Mastery of your skill is not only about honing your craft. It is about creating the right processes to replicate results.
Jakiya mentions how she did not create products and services around traveling even though people asked her how she did it. Why?
Because it was not “a proven concept that [she could] copy, paste, and replicate”.
To sell your skills, you need to “make sure the processes can be replicated and proven”, and then you can sell. To do this, you need to try it out with different people. [Read: test out your skills].
You can do this by offering something for free or for a lower cost, so you can gain the experience and testimonials.
Entrepreneurship as a Practice of Liberation
One aspect of monetization few talk about is that monetization is more than just hitting some ideal number [Read: 100K should not be your goal].
You will often hear people say they hit 100k or have a six figure income as a sign of success. These claims ignore that these numbers are arbitrary.
As Jakiya notes, the six-figure goal is simply “a figure that was made up by corporate America to keep us in a construct of working towards that”.
Jakiya makes an insightful point in saying that “it is a ceiling . . . [and your goals should be] about your lifestyle” as well as the impact you want to make.
During our discussion we talked about how you may not even need 100k to live the lifestyle you want. For some, 200k may be enough if they get to live a life that makes them feel wealthy in other ways like spending time with family, traveling, or just having a slow morning. So why is the focus money?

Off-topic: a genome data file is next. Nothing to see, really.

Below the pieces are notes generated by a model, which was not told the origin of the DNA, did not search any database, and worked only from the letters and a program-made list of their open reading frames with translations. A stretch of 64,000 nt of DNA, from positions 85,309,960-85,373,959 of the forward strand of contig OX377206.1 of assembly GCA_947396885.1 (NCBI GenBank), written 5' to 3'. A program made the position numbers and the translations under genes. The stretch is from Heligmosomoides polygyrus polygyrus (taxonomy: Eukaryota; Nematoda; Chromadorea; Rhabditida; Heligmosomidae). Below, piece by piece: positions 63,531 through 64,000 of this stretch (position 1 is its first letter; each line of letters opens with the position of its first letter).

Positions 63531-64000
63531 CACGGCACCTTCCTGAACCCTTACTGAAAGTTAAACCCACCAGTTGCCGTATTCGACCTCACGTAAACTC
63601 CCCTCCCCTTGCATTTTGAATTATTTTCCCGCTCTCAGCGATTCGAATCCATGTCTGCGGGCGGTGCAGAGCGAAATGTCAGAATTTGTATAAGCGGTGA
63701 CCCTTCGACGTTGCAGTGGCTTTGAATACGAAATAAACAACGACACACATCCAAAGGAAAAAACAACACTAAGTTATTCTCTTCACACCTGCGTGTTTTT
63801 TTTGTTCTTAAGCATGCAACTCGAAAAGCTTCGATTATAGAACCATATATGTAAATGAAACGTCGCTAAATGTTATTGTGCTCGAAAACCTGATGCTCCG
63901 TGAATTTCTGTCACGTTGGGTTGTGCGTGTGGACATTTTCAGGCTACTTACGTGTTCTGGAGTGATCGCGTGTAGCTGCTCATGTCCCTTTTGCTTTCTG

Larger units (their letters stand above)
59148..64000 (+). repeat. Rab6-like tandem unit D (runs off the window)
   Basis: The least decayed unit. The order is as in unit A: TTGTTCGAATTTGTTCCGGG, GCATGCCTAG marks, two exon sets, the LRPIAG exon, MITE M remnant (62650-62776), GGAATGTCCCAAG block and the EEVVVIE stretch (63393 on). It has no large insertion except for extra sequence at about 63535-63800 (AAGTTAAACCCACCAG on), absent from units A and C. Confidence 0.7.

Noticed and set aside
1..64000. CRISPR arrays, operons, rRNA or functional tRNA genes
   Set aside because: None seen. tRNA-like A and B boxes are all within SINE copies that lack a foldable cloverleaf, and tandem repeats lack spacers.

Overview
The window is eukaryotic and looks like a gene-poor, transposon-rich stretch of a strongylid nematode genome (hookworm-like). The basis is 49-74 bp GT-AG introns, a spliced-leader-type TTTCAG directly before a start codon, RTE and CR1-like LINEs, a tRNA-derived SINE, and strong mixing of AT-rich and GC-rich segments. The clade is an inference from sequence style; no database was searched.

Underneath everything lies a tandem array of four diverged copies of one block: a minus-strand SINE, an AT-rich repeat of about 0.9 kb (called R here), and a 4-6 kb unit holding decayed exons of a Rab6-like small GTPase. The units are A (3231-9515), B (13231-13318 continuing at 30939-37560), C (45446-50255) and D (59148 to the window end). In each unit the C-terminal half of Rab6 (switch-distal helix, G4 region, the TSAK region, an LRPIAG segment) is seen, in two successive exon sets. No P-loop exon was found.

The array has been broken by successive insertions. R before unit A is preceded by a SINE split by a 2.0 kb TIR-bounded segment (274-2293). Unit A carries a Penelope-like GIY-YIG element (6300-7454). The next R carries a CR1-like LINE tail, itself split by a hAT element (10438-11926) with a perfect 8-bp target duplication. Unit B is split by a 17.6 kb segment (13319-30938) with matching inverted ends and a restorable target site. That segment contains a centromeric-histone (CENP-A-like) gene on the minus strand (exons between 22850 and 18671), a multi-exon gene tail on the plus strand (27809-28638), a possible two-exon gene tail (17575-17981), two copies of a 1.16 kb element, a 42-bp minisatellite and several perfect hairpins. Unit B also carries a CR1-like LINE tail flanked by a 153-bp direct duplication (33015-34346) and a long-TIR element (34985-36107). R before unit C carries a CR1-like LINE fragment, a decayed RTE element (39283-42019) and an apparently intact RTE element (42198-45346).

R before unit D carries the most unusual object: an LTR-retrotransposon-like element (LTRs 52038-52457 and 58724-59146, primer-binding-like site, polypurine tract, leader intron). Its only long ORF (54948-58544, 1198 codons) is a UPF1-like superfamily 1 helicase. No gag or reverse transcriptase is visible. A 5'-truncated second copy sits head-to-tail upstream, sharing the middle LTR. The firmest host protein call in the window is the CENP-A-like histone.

Focus on increasing your quality of life instead.
Monetization is also about making an impact. Jakiya uses entrepreneurship as a tool for activism to uplift her community and close the wealth gap.
I had to ask myself these questions in my own journey. While at first I wanted to share my story simply to share it, I eventually had to sit with the questions of: “How does sharing my lifestyle help other people get there? How can I help take people with me there too?”
Like Jakiya says, “If I’m winning, and they’re winning, and, like, we all are out here winning”.
An entrepreneurial journey rooted in activism means having a real conversation with yourself about the impact you want to make in the world and the legacy you want to leave.
For me, it is a legacy that centers freedom for women. I want other women to know the freedom I know because of my personal brand.
Owning my freedom and showing others how they can attain theirs is the motivation behind my brand development program: to help women develop brands that are profitable and true-to-self.
If you are ready to level up your entrepreneurial journey and focus your messaging to uplift your community, join the brand development program wait list or sign up for your customized social media branding kit.
Remember to watch the complete interview with Jakiya and the rest of the Transition: From Corporate to Entrepreneurship series of interviews with six amazing women who are experts in their fields and are creating a positive impact in the world.